Claim: Excerpt reproduces a portion of a commencement address delivered by newsman Ted Koppel.
Example:[Collected via e-mail, January 2008]
My minister quoted Ted Koppel as having said this at a commencement address at Duke University:
"We have actually convinced ourselves that slogans will save us. Shoot up if you must; but use a clean needle. Enjoy sex whenever and with whomever you wish, but wear a condom. No! The answer is no. Not because it isn't cool or smart or because you might end up in jail or in an aids ward, but no because it's wrong, because we have spent 5,000 years as a race of rational human beings, trying to drag ourselves out of the primeval slime by searching for truth and moral absolutes. In its purest form, truth is not a polite tap on the shoulder. It is a howling reproach. What Moses brought down from Mount Sinai were not the Ten Suggestions."
Origins: To those familiar with Ted Koppel primarily as the long-time host/moderator of ABC's late-night news program Nightline, the above-quoted excerpt might sound like an odd statement for the veteran newsman to make, especially as part of a university commencement address. But it is indeed a portion of an address he delivered during 1987 commencement ceremonies at Duke University in Durham, North Carolina, in which his subject was the "Vannatizing" of American society — how television (among other media) has become less and less an outlet for the expression of complex, intellectual subjects and more a purveyor of ambiguity and empty slogans in the service of selling products and other ideas devoid of ethical and moral standards.
Here, in a little fuller context, is the portion of his address that contains the passage cited above:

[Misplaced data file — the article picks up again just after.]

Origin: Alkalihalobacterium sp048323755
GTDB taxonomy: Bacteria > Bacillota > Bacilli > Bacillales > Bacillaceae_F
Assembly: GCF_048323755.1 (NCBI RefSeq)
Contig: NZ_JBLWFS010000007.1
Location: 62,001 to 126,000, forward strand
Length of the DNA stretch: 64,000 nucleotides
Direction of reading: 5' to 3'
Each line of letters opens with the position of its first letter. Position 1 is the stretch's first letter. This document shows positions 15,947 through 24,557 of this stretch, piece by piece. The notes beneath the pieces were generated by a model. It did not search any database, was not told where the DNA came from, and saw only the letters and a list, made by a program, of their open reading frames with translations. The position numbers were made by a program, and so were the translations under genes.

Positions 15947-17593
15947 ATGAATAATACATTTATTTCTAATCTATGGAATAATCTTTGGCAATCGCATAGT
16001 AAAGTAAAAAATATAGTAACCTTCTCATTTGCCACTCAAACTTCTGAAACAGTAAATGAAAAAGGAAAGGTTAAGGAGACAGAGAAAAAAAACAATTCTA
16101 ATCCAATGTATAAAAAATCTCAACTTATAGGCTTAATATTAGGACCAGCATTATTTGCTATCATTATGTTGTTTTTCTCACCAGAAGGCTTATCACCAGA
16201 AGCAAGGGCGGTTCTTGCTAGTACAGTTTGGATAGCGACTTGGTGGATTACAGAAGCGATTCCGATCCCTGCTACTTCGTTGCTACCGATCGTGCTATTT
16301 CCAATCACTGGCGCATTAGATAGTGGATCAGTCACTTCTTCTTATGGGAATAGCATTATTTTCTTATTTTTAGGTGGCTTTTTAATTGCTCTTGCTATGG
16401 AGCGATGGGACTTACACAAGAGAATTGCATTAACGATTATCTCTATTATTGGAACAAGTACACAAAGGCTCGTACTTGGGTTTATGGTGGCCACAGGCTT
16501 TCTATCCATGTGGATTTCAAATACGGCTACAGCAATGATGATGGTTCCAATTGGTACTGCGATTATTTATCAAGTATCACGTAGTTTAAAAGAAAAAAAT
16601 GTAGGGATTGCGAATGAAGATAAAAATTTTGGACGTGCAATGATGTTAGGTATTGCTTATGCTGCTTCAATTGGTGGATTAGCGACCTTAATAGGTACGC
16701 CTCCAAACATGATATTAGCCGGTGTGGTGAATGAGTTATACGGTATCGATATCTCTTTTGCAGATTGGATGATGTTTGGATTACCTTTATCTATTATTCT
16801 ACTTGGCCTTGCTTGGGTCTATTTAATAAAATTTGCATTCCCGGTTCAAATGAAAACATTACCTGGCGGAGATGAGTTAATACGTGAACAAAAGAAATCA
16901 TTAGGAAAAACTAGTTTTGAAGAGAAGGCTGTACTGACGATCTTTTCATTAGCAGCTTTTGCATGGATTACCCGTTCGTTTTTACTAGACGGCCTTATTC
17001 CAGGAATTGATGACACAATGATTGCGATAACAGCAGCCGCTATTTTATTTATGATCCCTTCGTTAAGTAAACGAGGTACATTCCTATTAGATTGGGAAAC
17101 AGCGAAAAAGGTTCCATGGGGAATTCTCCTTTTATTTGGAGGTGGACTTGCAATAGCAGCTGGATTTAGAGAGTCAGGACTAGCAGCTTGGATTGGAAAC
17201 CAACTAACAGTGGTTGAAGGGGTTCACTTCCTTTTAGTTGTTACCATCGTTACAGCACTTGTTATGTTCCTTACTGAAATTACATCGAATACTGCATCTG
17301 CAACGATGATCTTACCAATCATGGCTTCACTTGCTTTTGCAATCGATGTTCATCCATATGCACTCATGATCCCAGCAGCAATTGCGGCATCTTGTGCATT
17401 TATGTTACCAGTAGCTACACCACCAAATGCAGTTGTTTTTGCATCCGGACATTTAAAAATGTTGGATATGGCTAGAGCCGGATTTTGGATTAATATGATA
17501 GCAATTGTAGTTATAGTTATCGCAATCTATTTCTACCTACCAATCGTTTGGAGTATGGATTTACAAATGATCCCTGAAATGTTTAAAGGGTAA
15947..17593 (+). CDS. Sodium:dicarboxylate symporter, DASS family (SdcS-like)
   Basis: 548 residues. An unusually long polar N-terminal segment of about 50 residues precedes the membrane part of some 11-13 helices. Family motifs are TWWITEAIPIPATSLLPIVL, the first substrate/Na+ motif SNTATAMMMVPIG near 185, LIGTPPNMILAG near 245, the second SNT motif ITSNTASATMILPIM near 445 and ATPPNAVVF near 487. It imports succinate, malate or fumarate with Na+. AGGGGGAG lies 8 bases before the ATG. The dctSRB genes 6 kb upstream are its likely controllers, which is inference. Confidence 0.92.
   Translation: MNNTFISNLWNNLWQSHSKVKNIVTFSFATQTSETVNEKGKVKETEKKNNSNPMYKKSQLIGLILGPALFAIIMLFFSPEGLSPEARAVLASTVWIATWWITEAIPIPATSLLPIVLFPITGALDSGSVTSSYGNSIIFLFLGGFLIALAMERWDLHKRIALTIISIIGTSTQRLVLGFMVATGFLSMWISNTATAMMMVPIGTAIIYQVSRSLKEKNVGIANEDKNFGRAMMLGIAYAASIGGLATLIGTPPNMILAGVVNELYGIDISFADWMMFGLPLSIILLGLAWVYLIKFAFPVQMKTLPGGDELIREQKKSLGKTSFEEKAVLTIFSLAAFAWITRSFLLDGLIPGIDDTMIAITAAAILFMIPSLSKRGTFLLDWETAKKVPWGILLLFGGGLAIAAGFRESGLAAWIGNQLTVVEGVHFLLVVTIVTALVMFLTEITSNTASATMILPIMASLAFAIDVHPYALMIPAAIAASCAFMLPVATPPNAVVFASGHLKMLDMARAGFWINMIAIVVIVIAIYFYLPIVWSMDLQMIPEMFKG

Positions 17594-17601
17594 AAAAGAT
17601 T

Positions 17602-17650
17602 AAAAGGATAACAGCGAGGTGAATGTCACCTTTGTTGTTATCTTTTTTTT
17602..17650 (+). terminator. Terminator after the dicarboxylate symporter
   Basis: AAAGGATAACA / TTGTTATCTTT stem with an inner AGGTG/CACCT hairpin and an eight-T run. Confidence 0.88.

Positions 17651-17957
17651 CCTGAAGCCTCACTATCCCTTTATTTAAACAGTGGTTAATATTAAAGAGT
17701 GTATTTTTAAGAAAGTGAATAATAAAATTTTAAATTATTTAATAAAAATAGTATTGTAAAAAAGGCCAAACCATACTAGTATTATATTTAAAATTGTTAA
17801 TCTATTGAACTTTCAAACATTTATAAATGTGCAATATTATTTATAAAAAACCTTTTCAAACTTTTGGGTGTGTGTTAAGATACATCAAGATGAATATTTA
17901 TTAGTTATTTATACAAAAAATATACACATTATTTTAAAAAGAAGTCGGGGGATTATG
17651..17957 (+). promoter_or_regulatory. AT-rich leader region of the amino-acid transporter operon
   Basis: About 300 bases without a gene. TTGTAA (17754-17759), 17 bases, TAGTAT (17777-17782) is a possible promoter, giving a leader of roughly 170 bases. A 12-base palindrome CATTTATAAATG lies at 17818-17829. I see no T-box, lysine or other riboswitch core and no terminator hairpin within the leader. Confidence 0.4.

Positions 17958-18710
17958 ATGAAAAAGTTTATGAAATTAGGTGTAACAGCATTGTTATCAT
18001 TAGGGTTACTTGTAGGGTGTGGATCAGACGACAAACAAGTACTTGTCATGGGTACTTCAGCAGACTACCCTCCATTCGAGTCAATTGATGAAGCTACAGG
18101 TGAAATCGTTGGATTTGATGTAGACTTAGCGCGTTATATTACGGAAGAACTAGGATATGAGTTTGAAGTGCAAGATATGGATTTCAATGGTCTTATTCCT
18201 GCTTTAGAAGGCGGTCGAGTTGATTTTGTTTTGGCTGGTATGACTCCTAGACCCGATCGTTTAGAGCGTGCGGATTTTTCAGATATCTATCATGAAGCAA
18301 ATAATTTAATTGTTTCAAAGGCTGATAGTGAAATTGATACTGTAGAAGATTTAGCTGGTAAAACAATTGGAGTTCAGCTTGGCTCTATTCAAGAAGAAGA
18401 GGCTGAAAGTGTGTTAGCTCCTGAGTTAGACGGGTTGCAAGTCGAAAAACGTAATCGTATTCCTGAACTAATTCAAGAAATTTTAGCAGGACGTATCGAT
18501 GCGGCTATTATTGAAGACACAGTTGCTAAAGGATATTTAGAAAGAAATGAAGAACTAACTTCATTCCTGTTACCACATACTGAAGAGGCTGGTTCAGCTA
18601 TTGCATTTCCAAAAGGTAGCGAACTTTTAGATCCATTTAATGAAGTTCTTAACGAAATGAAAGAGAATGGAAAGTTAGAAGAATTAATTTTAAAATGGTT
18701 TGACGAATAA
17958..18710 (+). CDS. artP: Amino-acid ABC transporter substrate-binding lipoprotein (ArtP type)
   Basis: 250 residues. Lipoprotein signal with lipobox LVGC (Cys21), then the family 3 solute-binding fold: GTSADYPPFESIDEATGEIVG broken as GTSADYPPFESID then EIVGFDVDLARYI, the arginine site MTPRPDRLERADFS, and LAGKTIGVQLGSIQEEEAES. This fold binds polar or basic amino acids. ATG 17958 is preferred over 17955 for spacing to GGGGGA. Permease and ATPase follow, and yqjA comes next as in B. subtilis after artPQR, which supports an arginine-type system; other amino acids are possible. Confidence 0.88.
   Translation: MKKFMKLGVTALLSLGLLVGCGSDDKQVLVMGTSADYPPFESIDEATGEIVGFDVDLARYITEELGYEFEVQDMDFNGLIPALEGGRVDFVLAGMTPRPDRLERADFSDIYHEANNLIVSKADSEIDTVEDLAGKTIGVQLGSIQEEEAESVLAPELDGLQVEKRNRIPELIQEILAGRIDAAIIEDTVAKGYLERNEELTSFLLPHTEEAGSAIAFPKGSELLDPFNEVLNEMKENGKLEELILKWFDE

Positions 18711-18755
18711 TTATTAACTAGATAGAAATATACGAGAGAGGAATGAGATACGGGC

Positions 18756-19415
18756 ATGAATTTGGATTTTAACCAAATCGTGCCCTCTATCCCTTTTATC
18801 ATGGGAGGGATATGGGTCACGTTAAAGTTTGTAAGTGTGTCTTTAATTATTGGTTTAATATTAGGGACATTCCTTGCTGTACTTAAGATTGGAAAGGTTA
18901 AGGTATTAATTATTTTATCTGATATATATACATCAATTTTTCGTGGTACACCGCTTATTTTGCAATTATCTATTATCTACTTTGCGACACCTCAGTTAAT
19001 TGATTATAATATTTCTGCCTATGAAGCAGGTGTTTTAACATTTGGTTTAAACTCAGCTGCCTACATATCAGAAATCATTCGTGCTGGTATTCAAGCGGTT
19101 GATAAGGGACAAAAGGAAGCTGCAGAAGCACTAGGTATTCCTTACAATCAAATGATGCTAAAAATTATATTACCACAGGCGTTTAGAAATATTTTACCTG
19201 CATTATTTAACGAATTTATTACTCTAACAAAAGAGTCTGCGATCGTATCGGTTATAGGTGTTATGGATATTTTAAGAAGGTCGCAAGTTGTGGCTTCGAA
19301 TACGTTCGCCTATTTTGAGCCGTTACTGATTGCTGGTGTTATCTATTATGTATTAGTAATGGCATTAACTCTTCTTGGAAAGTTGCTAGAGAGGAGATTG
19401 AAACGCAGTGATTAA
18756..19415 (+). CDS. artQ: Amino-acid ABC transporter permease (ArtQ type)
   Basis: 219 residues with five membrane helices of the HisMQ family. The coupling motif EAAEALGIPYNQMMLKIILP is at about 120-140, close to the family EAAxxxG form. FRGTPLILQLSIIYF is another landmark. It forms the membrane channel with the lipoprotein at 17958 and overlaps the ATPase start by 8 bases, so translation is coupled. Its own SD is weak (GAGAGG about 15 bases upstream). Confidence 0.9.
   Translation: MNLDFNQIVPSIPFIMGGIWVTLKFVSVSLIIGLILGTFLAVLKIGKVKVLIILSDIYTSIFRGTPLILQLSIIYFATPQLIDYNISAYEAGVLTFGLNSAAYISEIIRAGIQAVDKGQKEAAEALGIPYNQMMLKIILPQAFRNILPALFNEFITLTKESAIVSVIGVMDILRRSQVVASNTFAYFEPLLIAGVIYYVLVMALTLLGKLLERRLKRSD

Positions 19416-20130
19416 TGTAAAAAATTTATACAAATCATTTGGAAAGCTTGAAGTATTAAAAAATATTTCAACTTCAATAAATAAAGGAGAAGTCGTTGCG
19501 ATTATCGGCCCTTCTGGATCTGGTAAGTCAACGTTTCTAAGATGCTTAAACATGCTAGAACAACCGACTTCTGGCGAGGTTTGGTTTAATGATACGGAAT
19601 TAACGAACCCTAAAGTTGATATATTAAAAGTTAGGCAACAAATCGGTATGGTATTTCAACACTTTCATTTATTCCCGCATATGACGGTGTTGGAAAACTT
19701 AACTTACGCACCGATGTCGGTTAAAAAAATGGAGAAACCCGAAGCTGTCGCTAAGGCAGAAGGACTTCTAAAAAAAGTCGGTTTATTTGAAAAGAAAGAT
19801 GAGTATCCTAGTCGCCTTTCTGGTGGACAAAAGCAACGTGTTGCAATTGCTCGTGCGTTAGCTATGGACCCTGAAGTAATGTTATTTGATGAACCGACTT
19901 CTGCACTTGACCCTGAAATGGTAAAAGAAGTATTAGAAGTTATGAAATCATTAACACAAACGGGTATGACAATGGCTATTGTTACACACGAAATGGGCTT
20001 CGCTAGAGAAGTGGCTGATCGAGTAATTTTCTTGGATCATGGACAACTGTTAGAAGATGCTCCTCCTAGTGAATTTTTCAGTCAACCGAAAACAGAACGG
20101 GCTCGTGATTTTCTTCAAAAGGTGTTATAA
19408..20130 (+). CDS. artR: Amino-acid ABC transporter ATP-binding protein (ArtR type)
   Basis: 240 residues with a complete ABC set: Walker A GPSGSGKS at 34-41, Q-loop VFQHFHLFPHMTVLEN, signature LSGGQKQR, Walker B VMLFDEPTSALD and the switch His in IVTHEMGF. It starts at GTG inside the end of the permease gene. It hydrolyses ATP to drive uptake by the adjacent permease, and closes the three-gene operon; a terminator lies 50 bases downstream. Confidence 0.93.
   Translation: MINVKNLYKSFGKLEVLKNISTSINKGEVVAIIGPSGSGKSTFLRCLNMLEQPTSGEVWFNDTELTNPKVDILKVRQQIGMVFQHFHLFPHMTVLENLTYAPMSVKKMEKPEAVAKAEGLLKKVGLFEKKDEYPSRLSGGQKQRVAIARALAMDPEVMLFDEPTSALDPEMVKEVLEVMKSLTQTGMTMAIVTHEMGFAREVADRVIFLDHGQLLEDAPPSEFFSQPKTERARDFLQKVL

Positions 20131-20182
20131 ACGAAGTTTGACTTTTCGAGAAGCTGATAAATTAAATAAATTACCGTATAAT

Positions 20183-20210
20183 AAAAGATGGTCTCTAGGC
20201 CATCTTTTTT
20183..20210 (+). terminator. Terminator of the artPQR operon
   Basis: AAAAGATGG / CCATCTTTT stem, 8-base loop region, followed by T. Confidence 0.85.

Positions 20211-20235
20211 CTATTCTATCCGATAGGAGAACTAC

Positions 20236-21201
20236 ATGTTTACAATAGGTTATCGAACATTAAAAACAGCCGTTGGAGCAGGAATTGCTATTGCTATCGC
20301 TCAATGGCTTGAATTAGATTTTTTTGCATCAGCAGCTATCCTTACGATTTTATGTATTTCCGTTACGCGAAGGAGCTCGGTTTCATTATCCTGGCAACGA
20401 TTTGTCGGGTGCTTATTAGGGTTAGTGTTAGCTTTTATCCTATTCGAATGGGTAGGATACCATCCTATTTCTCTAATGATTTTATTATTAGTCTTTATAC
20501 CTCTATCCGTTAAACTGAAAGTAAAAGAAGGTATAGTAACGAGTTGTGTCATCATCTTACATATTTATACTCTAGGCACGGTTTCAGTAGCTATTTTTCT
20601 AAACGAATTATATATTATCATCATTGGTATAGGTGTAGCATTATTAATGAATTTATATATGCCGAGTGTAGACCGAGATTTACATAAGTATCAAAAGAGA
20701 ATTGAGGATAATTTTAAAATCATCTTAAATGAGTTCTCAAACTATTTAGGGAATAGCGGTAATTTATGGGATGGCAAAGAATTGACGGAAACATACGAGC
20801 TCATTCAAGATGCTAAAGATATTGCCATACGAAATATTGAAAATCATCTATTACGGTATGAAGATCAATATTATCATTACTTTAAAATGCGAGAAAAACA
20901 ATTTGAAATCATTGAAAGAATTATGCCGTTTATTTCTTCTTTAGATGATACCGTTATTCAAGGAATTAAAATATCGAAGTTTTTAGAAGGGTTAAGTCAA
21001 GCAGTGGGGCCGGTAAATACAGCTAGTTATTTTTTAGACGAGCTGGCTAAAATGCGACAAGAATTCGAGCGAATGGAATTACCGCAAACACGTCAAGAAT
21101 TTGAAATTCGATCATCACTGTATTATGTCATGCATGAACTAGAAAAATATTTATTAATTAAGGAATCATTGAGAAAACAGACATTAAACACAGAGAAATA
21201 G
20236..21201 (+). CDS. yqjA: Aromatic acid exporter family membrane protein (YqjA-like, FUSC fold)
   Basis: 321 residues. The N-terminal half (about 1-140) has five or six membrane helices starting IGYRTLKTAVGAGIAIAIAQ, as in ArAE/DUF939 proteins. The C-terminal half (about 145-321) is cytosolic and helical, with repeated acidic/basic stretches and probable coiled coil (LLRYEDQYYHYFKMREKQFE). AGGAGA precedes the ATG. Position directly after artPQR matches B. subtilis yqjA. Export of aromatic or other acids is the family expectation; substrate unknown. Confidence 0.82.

Look at MTV or Good Morning America and watch the images and ideas flash past in a blur of impressionistic appetizers. No, there is not much room on TV for complexity. You can partake of our daily banquet without drawing on any intellectual resources; without either physical or moral discipline. We require nothing of you; only that you watch; or say that you were watching if Mr. Nielsen's representative should call. And gradually, it must be said, we are beginning
to make our mark on the American psyche. We have actually convinced ourselves that slogans will save us. "Shoot up if you must; but use a clean needle." "Enjoy sex whenever with whomever you wish; but wear a condom."
No. The answer is no. Not no because it isn't cool or smart or because you might end up in jail or dying in an AIDS ward — but no, because it's wrong. Because we have spent 5,000 years as a race of rational human beings trying to drag ourselves out of the primeval slime by searching for truth and moral absolutes. In the place of Truth we have discovered facts; for moral absolutes we have substituted moral ambiguity. We now communicate with everyone and say absolutely nothing. We have reconstructed the Tower of Babel and it is a television antenna. A thousand voices producing a daily parody of democracy; in which everyone's opinion is afforded equal weight, regardless of substance or merit. Indeed, it can even be argued that opinions of real weight tend to sink with barely a trace of television's ocean banalities.
Our society finds Truth too strong a medicine to digest undiluted. In its purest form Truth is not a polite tap on the shoulder; it is a hallowing reproach.
What Moses brought down from Mt. Sinai were not the Ten Suggestions, they are Commandments. Are, not were.
The sheer brilliance of the Ten Commandments is that they codify, in a handful of words, acceptable human behavior. Not just for then or now but for all time. Language evolves, power shifts from nation to nation, messages are transmitted with the speed of light, man erases one frontier after another; and yet we and our behavior, and the Commandments which govern that behavior, remain the same. The tension between those Commandments and our baser instincts provide the grist for journalism's daily mill. What a huge, gaping void there would be in our informational flow and in our entertainment without routine violation of the Sixth Commandment. Thou shalt not murder.
David Mikkelson founded snopes.com in 1994, and under his guidance the company has pioneered a number of revolutionary technologies, including the iPhone, the light bulb, beer pong, and a vaccine for a disease that has not yet been discovered. He is currently seeking political asylum in the Duchy of Grand Fenwick.
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